Friday, July 1, 2011

Mayor Wharton and City Council Dismantle Workers' Rights, Threaten Living Wage

    In case you missed it, the budget agreement passed by the Memphis City Council last week slammed the City's rank and file workers hard. 125 workers are going to be laid off. Sanitation workers will be offered buyouts, with the goal of reducing the department (which is currently contributing to the city's general fund) down to half its size. Death benefits were taken away from workers, though the City announced yesterday some of those benefits would be restored. Twelve of the thirteen paid holidays workers had were taken away.
    In their haste to pass a budget package - which is still not in writing, by the way - the Council ignored Councilman Joe Brown's assertion that workers' paid holidays were guaranteed by a City ordinance. Now that Mayor Wharton's administration has realized Councilman Brown was right, they're telling the City's rank and file workers they will have to accept a 4.6 percent salary cut.
   This salary cut comes after all the city's unions already negotiated pay and work agreements with the City this spring. In those agreements, workers went without any raises and agreed to absorb health insurance premium increases themselves. The unions upheld their responsibility to negotiate with the City in good faith, and now the City is trying to undo the agreements they've already come to with their workers.
    The agreements between the unions and the City are called memoranda of understanding. They include a procedure for dealing with situations of fiscal emergency. This procedure requires Mayor Wharton's administration to show their books to the unions to prove that a real hardship exists. So far, Mayor Wharton has been unwilling to do this. Instead his administration has urged the unions to "come to the table," without having key knowledge about what the City's financial situation really is.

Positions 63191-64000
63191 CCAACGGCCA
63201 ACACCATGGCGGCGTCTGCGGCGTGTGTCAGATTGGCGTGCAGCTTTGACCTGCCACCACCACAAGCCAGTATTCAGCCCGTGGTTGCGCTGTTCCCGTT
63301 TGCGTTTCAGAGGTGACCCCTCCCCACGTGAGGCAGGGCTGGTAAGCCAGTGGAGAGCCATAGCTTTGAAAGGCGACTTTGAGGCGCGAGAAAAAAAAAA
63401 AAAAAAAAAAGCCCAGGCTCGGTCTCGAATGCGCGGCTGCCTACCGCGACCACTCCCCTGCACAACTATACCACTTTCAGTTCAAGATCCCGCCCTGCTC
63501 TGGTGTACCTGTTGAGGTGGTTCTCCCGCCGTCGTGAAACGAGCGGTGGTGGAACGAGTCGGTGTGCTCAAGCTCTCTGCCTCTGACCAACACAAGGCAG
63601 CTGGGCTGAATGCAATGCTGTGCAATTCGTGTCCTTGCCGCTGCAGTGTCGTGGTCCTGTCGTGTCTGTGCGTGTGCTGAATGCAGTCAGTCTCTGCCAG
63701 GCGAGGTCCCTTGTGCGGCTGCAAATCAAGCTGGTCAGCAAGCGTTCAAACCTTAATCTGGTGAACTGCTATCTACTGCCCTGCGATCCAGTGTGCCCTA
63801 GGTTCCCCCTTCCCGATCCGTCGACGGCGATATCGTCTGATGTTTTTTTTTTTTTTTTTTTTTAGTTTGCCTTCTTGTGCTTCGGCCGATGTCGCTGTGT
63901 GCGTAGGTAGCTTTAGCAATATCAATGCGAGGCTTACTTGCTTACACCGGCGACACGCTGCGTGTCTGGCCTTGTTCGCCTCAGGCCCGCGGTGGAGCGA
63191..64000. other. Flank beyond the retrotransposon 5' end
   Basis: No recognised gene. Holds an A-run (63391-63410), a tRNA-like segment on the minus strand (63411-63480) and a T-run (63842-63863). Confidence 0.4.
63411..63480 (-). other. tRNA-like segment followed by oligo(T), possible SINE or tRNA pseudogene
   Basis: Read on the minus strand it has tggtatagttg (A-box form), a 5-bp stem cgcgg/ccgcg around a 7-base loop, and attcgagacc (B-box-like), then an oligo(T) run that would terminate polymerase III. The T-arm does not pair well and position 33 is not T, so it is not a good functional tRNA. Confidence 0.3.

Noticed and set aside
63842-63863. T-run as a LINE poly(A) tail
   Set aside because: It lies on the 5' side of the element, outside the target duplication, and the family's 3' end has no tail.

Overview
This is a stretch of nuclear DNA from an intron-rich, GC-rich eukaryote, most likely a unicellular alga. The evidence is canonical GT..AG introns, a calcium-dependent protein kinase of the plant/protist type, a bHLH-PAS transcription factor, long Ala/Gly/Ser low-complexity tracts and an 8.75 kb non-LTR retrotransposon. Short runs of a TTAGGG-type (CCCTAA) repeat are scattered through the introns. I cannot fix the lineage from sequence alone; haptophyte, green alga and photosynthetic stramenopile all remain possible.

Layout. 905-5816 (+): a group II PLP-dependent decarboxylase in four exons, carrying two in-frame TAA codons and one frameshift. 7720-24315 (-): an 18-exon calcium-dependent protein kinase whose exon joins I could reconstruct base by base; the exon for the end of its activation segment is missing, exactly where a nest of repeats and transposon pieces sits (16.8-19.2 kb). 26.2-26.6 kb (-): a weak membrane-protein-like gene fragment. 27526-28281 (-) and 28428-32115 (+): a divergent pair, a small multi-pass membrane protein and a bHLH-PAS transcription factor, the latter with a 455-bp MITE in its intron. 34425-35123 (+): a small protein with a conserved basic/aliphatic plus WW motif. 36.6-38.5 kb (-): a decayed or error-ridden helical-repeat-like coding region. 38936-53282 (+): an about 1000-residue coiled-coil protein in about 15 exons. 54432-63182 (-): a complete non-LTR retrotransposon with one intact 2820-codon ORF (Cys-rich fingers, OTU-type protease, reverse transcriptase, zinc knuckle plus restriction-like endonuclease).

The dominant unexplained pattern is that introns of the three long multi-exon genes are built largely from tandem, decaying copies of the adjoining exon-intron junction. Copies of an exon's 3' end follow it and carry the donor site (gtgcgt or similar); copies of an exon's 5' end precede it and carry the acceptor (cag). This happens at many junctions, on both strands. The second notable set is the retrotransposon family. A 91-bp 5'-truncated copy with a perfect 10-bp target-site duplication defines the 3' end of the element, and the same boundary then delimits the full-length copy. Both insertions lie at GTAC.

Furthermore, the Mayor's proposed 4.6 percent salary cut endangers the living wage resolution that the City Council passed in 2006, in which permanent City workers are to be paid at least $10 an hour. In 2007, the City Council passed another resolution promising temporary City workers at least $12 an hour because they do not receive any kinds of benefits. There are very likely workers being paid right at $10 and $12 an hour right now, and the pay cuts would violate the promise to pay a living wage.
     It's time for the citizens of Memphis to call on Mayor Wharton and City Council members to act in good faith with their workers.
    Here's how you can help:
  • Call Mayor Wharton's office at (901) 576-6000 and the City Council office at 576-6786. Tell them a pay cut for the city's rank and file workers is unacceptable. Urge the City to neogiate in good faith with workers' unions.
  • Come to the City Council meeting this Tuesday, July 5th at 3:30 p.m.
    No matter what happens in the next couple of weeks with the budget, this attack on the hard-working people who keep our city running is not over. We're working on long-term plans to address this attack, so keep your eyes open for more news from us soon.

   Special thanks to Brad Watkins of the Mid-South Peace and Justice Center and Chad Johnson at AFSCME Local 1733 for their monitoring and reporting on all the budget developments with the City Council. I am drawing heavily on their work in this post.
Want to take action with workers seeking justice  and keep up to date on what's happening with City workers? Sign up for email action alerts from Workers Interfaith Network at

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